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Why do we dream?

Why do we dream?

Why do we dream?

In the third Millenium BC, Mesopotamian kings recorded and interpreted their dreams on wax tablets. A thousand years later, ancient Egyptians wrote a dream book, listing over 100 common dreams and their meanings.

In the years since, we haven’t paused our quest to understand why we dream.

So after a great deal of scientific research, technological advancement and persistence, we still don’t have any definite answers. But we have some interesting theories…

We dream to fulfill our wishes

In the year 1900, Sigmund Freud proposed that while all of our dreams, including our nightmares are a collection of images from our daily conscious lives. They also have symbolic meanings, which relate to the fulfillment of our subconscious wishes.

Freud theorized that everything we remember when we wake up from a dream is a symbolic representation of our unconscious primitive thoughts, urges, and desires. He believed that by analyzing the remembered elements, the unconscious content will be revealed in our conscious mind and psychological issues stemming from its repression could be addressed and resolved.

We dream to remember

To increase performance on a certain mental task, sleep is good but dreaming while sleeping is better. In 2010, researchers found that subjects were better at getting through a complex 3D maze if they had napped and dreamed of the maze prior to their second attempt.

In fact, they were up to 10 times better at it than those who only thought of the maze while awake between attempts and those who napped but did not dream about the maze. Researchers theorize that certain memory processes can only happen when we are asleep. Our dreams are signals that these processes are taking place.

We also dream to forget

There are about 10,000 trillion neuro-connections within the architecture of our brain. These neurons connections made up everything that you do and think.

A 1983 neurobiological theory of dreaming, called reverse learning, holds that while sleeping and mainly during the REM sleep cycles, your neocortex reviews these neural connections and dumps the unnecessary ones.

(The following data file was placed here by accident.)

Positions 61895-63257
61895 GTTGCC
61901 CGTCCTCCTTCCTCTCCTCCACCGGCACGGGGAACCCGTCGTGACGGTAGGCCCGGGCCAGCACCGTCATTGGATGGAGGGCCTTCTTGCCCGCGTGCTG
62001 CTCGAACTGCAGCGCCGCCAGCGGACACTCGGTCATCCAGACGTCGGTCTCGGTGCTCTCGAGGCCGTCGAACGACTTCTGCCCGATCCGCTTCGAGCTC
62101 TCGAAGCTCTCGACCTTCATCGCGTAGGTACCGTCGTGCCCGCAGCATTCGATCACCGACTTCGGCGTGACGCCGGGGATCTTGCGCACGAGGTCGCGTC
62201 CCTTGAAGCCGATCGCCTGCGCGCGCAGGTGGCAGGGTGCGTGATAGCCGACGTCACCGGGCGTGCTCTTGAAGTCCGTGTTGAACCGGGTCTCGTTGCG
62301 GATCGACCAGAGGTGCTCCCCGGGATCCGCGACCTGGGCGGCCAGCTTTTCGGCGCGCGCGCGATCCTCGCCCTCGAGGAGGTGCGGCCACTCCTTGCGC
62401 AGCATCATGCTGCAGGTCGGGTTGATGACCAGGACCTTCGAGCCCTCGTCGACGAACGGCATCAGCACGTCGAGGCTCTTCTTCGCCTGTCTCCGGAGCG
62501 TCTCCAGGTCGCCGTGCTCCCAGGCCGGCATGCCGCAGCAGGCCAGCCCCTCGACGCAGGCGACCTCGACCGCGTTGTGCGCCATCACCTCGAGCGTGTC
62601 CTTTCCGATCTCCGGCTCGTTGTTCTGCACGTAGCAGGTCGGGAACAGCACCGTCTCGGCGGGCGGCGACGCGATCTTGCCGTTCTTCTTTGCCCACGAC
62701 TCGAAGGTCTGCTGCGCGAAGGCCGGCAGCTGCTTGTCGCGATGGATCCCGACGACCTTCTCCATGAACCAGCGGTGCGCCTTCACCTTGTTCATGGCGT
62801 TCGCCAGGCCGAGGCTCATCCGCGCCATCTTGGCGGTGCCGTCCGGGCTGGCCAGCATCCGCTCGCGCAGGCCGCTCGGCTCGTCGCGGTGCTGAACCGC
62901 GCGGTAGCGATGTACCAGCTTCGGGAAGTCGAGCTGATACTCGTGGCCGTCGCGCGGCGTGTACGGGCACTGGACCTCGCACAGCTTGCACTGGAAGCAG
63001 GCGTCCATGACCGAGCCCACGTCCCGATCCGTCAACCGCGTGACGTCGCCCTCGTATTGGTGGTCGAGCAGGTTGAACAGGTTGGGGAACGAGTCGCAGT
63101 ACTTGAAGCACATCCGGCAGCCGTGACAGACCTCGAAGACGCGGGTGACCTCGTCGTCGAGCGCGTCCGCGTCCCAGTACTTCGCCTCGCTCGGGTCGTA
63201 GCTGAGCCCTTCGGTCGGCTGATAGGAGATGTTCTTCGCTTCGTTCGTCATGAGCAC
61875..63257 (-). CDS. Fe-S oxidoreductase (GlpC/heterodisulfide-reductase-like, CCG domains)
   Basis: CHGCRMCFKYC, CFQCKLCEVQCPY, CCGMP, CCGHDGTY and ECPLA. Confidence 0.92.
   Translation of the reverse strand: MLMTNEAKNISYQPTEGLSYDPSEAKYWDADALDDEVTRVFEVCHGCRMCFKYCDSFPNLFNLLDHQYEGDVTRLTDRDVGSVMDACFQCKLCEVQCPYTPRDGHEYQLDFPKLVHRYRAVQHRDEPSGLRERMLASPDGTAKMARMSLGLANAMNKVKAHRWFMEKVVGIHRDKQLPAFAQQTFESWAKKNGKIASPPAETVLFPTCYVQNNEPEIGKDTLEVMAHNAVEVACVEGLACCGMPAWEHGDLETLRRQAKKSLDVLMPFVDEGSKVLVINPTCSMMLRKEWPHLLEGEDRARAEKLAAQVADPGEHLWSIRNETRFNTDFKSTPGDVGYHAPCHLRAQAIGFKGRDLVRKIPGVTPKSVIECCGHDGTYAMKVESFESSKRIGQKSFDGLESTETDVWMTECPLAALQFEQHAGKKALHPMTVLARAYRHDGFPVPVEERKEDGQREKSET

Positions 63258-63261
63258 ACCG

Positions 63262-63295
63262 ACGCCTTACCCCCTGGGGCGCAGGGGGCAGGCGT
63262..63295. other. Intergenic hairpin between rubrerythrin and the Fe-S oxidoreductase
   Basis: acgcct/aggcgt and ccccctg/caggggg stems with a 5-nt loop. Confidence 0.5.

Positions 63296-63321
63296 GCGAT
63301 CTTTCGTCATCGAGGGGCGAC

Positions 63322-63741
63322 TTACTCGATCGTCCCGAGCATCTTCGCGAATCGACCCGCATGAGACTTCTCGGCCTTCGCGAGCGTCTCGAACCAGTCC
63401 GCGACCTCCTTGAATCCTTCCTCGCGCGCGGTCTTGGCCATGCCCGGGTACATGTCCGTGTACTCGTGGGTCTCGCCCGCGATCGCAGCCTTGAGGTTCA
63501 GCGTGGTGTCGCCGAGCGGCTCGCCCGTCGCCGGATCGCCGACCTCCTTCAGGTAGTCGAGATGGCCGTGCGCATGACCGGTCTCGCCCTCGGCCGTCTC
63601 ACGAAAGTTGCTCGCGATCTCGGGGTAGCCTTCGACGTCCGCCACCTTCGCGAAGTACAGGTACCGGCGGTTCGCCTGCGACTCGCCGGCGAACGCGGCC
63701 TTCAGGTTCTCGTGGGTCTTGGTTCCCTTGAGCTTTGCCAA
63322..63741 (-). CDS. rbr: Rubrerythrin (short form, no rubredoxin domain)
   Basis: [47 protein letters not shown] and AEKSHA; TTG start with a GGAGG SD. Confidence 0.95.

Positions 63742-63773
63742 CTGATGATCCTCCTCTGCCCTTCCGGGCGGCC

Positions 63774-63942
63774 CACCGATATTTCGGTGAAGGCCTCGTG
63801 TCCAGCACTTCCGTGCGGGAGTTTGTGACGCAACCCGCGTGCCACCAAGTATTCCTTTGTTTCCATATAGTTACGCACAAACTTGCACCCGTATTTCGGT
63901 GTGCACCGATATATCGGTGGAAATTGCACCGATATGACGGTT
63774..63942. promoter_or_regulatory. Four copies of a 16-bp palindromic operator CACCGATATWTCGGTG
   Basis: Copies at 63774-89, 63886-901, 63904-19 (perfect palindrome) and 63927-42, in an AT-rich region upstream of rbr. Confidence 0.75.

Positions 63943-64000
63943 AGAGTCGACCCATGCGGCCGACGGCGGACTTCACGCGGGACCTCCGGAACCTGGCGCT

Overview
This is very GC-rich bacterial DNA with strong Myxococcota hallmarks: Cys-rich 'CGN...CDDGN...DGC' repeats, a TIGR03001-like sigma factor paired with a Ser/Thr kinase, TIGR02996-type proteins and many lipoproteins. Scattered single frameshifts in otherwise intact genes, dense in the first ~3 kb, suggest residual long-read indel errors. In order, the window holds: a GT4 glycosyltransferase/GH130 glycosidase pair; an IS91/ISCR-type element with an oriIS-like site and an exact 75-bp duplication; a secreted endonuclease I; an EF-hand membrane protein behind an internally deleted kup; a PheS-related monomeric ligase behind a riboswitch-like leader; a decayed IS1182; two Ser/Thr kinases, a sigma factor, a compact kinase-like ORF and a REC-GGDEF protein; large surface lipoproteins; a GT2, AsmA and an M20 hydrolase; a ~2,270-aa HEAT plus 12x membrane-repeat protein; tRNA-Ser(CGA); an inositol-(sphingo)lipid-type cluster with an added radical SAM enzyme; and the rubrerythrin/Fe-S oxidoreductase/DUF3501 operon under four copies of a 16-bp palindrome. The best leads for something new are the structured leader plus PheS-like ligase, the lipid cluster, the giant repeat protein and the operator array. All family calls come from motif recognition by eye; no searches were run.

Without this unlearning process which resolves in your dream, your brain could be overrun by useless connections and parasitic thoughts could disrupt the necessary thinking you need to do while you are awake.

We dream to keep our brains working

The continual-activation theory proposes that your dreams result from your brain’s need to constantly consolidate and create long-term memories in order to function properly.

So when external input falls below a certain level like when you’re asleep, your brain automatically triggers the generation of data from its memory storages which appear to you in the form of the thoughts and feelings you experience in your dreams.

In other words, your dreams might be a random screen saver your brain turns on so it doesn’t completely shut down.

We dream to rehearse

Dreams involving dangerous and threatening situations are very common and the primitive instinct rehearsal theory holds that the content of the dream to its purpose.

Whether it’s an anxiety-filled night of being chased through the woods by a bear, or fighting off a ninja in the dark alley, these dreams allow you to practice your fight or flight instincts and keep their sharp and dependable in case you need them in real life.

But it doesn’t always have to be unpleasant, for example, dreams about your attractive neighbor could give you reproductive instinct some practice too!

We dream to heal

Stress neurotransmitters in the brain are much less active during the REM phase of sleep even during dreams of traumatic experiences, leading some researchers to theorize that one purpose of dreaming is to take the edge off painful experiences to allow for psychological healing.

Revealing traumatic events in your dreams with less mental stress may grant you a clearer perspective and an enhancedย ability to process them in psychologically healthy ways.

People with certain mood disorders and PTSD often have difficulty sleeping, leading some scientists to believe that lack of dreaming may be a contributing factor to their illnesses.

We dream to solve problems

Unconstrained by reality and the rules of conventional logic in your dreams, your mind can create limitless scenarios to help you grasp problems and formulate solutions that you may not consider while awake. John Steinback called it the committee of sleep, and researchers demonstrated the effectiveness of dreaming on problem-solving.

It’s also how renowned chemist August Kekule discovered the structure of the benzene molecule and it’s the reason that sometimes the best solution to a problem is to sleep on it.

Those are just a few of the more prominent theories as technology increases our capability for understanding the brain, it’s possible that one day we will discover the definitive reason for that. But until that time arrives, we’ll just have to keep on dreaming…

 

 

 

9 thoughts on “Why do we dream?

    1. Kallmann Post author

      Thank you for dropping by, Andrea. Currently scientists are conducting many thorough studies to discover the roles that dreams play in our lives, or if there is any significance to it. Until then, well…like what I wrote, we can only continue to dream ๐Ÿ™‚

  1. Sreekar

    Amazing analysis on a topic that doesn’t find much space and analysis on mainstream media. Everyone dreams and are mostly related to their interactions and thoughts! loved the post!

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